Fig. 3 is a similar section as that shown in Fig. 1 but presenting a modification of the method according to the invention.

Figs. 4 to 6 show electrical heating elements introduced into the strata and scales of temperature realized according to three different alternatives.

Fig. 7 is a plan view of an area which is the object of a pyrolysis performed with the heating elements illustrated in Fig. 3; the last-mentioned figure being a section on a larger scale along line IIIlIl of Fig. 7.

Fig. 8 is a perspective view of a part of a geological body forming the object of a pyrolysis performed according to the invention.

Fig. 9 finally is a verticalsection through various strata in the bituminous layer of which a recovery of oil and gas is performed according to a further embodiment of the invention.

Referring to the drawings, 10 designates an overlay of earth and gravel sand resting in the case illustrated on a layer 12 of non-fuel-carrying mineral such as limestone. This layer in turn rests on a layer 14 of the bituminous non-consolidated geological formation such as tar sand which is to be subjected to pyrolysis. Below said layer is a stratum 16 having a consolidated shale-like structure consisting of superposed and possibly somewhat hired States Patent 0 "ice ' gravel.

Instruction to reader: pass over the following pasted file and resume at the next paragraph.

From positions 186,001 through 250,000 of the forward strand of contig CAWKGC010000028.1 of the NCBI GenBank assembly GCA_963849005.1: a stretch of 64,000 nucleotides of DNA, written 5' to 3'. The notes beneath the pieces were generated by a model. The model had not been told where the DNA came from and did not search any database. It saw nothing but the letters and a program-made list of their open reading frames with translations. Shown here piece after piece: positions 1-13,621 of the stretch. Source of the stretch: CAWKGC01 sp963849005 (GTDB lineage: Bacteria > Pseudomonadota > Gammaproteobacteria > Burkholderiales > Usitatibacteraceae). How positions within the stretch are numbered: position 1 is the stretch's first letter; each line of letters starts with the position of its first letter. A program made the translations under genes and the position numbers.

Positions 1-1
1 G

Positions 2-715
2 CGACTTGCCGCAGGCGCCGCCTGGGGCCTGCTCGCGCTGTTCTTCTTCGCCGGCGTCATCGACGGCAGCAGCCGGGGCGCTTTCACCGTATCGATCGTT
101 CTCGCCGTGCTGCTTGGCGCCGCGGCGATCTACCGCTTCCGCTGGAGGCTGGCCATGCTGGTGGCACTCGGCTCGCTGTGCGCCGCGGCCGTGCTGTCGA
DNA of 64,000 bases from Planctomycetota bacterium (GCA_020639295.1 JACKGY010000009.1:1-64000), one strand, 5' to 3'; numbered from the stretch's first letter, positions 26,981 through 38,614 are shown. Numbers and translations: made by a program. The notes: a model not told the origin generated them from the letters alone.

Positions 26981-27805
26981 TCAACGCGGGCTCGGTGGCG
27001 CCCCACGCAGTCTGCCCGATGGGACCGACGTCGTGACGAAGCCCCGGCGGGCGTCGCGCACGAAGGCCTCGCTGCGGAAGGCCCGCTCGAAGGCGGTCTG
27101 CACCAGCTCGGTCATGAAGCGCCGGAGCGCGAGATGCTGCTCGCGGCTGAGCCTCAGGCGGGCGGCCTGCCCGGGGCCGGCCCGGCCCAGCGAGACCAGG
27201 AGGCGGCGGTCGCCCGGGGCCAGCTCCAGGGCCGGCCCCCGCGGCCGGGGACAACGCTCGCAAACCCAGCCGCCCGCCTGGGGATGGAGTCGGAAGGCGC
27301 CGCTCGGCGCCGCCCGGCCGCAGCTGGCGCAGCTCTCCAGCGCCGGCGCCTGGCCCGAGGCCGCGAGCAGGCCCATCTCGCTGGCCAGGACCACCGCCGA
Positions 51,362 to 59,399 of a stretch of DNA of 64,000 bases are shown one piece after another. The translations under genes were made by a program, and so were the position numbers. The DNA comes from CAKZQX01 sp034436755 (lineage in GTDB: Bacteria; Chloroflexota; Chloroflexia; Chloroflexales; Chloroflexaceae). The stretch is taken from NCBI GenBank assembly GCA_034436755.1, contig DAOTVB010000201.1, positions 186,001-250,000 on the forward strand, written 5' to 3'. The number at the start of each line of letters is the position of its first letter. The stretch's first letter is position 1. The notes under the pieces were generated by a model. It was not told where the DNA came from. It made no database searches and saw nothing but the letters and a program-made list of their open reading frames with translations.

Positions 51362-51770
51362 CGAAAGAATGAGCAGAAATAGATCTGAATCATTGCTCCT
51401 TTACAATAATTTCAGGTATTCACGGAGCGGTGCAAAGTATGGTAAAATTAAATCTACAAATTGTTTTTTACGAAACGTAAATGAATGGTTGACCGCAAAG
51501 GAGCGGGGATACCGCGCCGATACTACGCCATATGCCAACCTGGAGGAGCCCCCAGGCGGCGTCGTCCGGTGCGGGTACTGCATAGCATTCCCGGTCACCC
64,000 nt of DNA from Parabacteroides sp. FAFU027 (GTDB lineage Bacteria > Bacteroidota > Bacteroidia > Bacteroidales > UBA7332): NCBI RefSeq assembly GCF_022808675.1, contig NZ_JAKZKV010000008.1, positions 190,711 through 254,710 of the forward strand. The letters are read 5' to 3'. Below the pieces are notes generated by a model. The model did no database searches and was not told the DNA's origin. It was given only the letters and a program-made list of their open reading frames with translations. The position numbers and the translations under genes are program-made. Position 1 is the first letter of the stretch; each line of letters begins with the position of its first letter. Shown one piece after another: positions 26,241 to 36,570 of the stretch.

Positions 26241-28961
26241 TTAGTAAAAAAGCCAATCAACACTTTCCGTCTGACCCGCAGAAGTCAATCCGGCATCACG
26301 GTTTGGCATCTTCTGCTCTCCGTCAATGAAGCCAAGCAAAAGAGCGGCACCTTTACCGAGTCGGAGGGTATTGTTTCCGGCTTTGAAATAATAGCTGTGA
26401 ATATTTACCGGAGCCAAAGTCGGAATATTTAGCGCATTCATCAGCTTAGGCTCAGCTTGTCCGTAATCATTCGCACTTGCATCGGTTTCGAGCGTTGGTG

According to the invention holes or wells 2% are driven down to penetrate the stratum 16 located below the tar 1d. Into said holes tubes 22 are introduced, said tubes at their ends entering the stratum 16 being 'provided with flanges 24 fitting to the wall of the hole. Above said flanges a packing or sealing material 26 may be provided and the clearance above said materialbetween the tube and the wall of the hole is further tightcued by being filled with a granular material 28 such as quartz sand. A row of such tubes 22 is indicated in Fig. 2 by a dot and dash line. In spaced relation to said line, tubes 36 are introduced and sealed in the same manner. If a combustion-supporting medium such as oxygen or air, is supplied to the tubes under .a pressure surpassing the load of the formations above the stratum 16, this latter will be split up so as to lift the overlaying formations and to form a substantial horizontal space or fissure 32 extending to the tubes 30. Experiments have established that a space of this kind in alum shale, for example, will extend to a considerable distance from the place of supply of the medium, for example 50 to' metres and more therefrom. Combustion is started in the deposit 14- in some manner, for example, by electrical elements the structure of which is described below. An ignition of the fuel-carrying deposit may also be effected by means of solely the oxygen or the like medium introduced into the tubes 22 for example by suddenly increasing the pressure and thereby to provoke production of heat. A transport of the combustion gases is performed through the space 32 from the supply tubes 22 to the exhaust tubes 30. The layer 16 offers in itself a communication for gases and oil in the boundary zone between the same and the oil-sand layer 14 or it may be brought into such state provided that it contains organic substance which is burned. The tar sand is in its natural state diificultly permeable for flow of gases but becomes porous by having the thickly liquid tar-like bituminous substance converted into thin liquid oil and gases. A method of this kind is described for example in the U. S. co-pending patent application Serial No. 210,682, filed February 13, 1951 now forfeited which is referred to for a more detailed explanation thereof. The gasification is maintained by a suitably regulated supply of oxygen and combustion of organic substance resulting thereof and being subsequent to the pyrolysis. In proportion to the transfer of heat from below upwards into the layer of tar sand, the paste practically gas-tight represented by said sand will reach the temperature of pyrolysis (between 300 and 400 C.) and under evolution of gas become converted into a porous and gas-permeable mass in which the gas will be conducted in the direction toward the gas exhaust tubes. When a porous body has been created between the supply and the exhaust tubes, the pressure applied initially may be reduced subsequently.